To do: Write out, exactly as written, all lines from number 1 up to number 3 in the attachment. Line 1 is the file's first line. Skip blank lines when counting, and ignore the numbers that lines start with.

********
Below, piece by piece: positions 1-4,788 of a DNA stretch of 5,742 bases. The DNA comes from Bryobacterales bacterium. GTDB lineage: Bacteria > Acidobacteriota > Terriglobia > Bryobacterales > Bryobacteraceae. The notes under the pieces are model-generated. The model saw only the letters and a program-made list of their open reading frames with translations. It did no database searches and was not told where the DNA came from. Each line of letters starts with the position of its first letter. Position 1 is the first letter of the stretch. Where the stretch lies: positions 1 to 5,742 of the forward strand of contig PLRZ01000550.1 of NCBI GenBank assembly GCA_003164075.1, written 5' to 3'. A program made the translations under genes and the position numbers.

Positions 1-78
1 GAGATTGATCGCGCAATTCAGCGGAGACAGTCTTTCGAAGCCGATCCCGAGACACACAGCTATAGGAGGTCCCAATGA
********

Below, piece by piece: positions 1-4,788 of a DNA stretch of 5,742 bases. The DNA comes from Bryobacterales bacterium. GTDB lineage: Bacteria > Acidobacteriota > Terriglobia > Bryobacterales > Bryobacteraceae. The notes under the pieces are model-generated. The model saw only the letters and a program-made list of their open reading frames with translations. It did no database searches and was not told where the DNA came from. Each line of letters starts with the position of its first letter. Position 1 is the first letter of the stretch. Where the stretch lies: positions 1 to 5,742 of the forward strand of contig PLRZ01000550.1 of NCBI GenBank assembly GCA_003164075.1, written 5' to 3'. A program made the translations under genes and the position numbers.

Positions 1-78
1 GAGATTGATCGCGCAATTCAGCGGAGACAGTCTTTCGAAGCCGATCCCGAGACACACAGCTATAGGAGGTCCCAATGA